The skiving device as described herein can be used to shape a substrate for various applications. Skiving can be one of many steps in substrate preparation. Skiving can be used to form intricate patterns, such as in making intricate materials, including papers, building materials, or displays, and in forming plates for lithography, intaglio, engraving, or other printing processes. Skiving can be used for making precisely controlled cuts in finished substrates, for example, in slicing, separating, forming perforations, or other cutting operations. Skiving can also be used to prepare a substrate for further steps by removing unwanted material from precise locations on the substrate. For example, in manufacturing liquid crystal displays, a substrate can be formed with a support, a conductive layer such as indium tin oxide, a liquid crystal layer, and a second conductive material. The second conductive material, or the second conductive material and the liquid crystal layer, can be skived in order to expose the liquid crystal layer or the first conductive material, respectively, to allow an electrically conductive path to the first conductive material to be created. The electrically conductive path is needed to create an electrical field to change the polarity of the liquid crystals, enabling use as a display. The liquid crystal layer can comprise more than one layer of liquid crystals. The liquid crystal material can be nematic, smectic, ferroelectric, cholesteric, or a combination thereof. Other types of imaging elements can be made using the skiving device described herein, including, for example, light emitting diodes, organic light emitting diodes, electrophoretic materials, electrochromic materials, reflective print materials, and bichromal materials. The imaging elements can be used in electronic shelf labels, sign displays such as used in stores, signage, viewscreens, or other display applications.

Skiving can be done in the web direction, which is the direction of movement of the substrate, or in a cross-web direction, which is any direction not parallel the direction of movement of the substrate. According to various embodiments, skiving can be done in both a web direction and a cross-web direction simultaneously. Skiving can be controlled to form any desired shape in a substrate, for example, a linear or curved shape. Skiving can be performed in one or more phases of substrate preparation, with or without intermediate steps, such as coating. Other material removal systems can be used in combination with the skiving assembly described herein.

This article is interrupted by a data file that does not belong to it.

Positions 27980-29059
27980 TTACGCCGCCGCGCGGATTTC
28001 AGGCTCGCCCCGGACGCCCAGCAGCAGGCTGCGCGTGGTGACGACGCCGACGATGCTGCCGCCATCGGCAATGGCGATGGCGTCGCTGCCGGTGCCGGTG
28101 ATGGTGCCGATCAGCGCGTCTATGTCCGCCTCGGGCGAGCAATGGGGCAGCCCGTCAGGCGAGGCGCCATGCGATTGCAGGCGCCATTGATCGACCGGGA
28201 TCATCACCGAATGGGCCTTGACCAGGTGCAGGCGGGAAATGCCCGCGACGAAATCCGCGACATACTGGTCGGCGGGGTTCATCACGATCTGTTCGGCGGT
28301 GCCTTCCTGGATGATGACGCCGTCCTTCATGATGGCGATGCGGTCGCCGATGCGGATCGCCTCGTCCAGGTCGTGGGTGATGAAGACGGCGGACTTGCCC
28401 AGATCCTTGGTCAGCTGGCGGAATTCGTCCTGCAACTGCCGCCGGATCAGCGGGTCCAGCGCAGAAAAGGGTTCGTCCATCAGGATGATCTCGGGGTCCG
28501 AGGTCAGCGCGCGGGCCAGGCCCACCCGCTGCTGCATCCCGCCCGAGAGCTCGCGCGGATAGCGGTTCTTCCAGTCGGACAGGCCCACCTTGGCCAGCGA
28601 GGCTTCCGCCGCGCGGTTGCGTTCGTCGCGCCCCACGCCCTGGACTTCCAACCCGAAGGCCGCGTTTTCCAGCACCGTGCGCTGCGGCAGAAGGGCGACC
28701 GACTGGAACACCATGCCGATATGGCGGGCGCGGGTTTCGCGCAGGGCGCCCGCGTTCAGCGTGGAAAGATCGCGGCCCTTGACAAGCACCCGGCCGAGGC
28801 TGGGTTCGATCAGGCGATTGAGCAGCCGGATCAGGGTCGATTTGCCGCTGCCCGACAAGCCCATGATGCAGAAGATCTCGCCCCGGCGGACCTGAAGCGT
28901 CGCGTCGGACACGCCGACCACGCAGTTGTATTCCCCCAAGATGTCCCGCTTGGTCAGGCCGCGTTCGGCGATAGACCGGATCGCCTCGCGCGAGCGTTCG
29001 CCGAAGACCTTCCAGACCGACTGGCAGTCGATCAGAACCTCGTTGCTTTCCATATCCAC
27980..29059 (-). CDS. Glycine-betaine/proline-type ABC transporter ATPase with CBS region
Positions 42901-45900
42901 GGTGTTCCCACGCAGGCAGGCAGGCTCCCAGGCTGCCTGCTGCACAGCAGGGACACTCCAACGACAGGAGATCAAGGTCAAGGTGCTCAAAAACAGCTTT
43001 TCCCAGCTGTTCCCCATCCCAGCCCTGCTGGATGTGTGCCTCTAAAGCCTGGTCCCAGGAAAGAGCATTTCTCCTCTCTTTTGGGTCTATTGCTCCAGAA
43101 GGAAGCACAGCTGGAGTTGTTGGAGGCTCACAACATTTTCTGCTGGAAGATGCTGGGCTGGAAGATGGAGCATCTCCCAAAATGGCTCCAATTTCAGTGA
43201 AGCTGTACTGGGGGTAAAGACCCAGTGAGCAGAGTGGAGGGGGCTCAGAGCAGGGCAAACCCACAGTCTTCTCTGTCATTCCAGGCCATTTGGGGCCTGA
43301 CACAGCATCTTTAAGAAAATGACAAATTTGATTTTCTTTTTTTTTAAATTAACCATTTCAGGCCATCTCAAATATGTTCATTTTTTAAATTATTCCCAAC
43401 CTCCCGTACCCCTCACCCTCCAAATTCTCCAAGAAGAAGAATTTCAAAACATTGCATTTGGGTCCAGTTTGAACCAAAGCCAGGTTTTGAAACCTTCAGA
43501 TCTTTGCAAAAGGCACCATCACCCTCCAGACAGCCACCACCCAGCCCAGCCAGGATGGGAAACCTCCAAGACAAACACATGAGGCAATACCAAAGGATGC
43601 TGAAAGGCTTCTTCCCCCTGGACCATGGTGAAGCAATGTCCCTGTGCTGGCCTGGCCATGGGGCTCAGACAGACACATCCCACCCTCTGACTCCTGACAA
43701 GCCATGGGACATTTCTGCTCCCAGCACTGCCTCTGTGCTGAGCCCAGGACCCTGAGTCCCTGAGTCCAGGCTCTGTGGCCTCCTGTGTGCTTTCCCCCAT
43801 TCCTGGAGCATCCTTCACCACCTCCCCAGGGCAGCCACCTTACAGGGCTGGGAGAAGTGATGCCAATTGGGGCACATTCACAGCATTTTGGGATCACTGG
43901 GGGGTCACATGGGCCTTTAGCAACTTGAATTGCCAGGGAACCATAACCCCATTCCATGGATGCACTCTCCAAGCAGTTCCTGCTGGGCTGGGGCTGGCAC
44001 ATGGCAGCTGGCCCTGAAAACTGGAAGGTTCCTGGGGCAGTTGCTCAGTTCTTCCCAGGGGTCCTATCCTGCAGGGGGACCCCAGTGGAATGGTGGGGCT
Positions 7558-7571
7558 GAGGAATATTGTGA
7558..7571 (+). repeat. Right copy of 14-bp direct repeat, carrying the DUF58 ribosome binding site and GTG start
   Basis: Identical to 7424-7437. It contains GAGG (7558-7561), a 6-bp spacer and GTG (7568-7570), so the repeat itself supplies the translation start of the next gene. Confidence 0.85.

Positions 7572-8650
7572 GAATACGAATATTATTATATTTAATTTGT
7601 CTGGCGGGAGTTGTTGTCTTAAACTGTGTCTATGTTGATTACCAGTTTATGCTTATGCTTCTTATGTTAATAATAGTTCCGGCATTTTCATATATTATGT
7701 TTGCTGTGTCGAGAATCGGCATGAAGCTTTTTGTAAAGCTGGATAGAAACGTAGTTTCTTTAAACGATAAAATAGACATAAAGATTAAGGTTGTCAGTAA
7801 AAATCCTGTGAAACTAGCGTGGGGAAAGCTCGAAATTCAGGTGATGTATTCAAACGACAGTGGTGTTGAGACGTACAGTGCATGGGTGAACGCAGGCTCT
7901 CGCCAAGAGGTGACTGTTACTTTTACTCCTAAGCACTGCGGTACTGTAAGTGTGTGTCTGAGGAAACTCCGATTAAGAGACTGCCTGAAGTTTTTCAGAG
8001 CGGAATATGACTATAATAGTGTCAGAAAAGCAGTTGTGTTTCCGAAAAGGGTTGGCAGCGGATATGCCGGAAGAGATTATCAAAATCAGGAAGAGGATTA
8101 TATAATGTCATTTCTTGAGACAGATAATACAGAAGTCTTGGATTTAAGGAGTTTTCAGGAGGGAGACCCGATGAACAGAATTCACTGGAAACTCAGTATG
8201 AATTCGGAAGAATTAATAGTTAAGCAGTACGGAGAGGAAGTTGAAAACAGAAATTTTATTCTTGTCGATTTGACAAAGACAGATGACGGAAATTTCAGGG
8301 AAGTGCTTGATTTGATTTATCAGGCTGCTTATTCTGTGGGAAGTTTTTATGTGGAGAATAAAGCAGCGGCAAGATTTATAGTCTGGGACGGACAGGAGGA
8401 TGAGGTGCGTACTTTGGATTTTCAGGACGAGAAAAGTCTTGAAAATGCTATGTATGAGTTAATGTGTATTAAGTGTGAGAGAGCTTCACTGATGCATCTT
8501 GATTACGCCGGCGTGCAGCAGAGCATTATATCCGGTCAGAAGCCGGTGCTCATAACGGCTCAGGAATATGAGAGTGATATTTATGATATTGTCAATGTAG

In use, the skiving device herein can be used in a batch or roll-to-roll manufacturing process. For example, a liquid crystal display can be made using the skiving device and according to the methods described herein. As shown in FIG. 8, a support 51 can be formed of glass, or a flexible material, for example, polyethylene terephthalate. The support 51 can be coated with a first conductive layer 52, for example, indium tin oxide. The first conductive layer 52 can be coated with a liquid crystal dispersion 53, for example, an aqueous coating of a liquid crystal emulsion in a binder, such as gelatin. The liquid crystal layer 53 can be chill-set or otherwise hardened. A second conductive layer 55 can be formed over the liquid crystal layer, for example, coating in a layer or a pattern. The skiving device as described herein can be used to remove the second conductive layer 55 and the liquid crystal layer 53 in one pass, forming chasms 54 as shown in FIG. 8.

EXAMPLES

For all of the following examples, a roll-to-roll coating machine was used to prepare the samples. The coating machine had parameters as set forth in FIGS. 9A-9C. Materials used herein include Rulon LD from Dixon Industries Corp., Water North Bennington, Vermont; Delrin® and Teflon® from E.I. Dupont de Nemours and Company; the substrate with Indium Tin Oxide on a polyethylene terephthalate support was from Bekaert Specialty Films, LLC, San Diego, Calif.; and 316 stainless steel, pigments, and gelatin were obtained from Eastman Kodak Company, Rochester, N.Y.

A two-gelatin coating pack was applied by a slide hopper to a 250-Angstrom thick conductive layer on a 120-micron polyethylene terephthalate substrate. The first gelatin layer comprised 3 wt % gelatin and 8 wt % droplets of ten micron diameter dibutylsebacate mixed with bisvinylsulfonylmethane hardener at 3% relative to the total amount of gelatin. The first gelatin layer was applied to the substrate at 61.46 ml/m2. The second gelatin layer comprised 4 wt % gelatin containing a mixture of pigments formulated to provide a neutral black density, and was applied to the substrate at 10.76 ml/m2. The resulting coated layers were cooled to a temperature less than 7 degrees Celsius to chillset the gelatin, then dried at 20 degrees Celsius. The coated gelatin layers had a combined total thickness of 3.5 microns.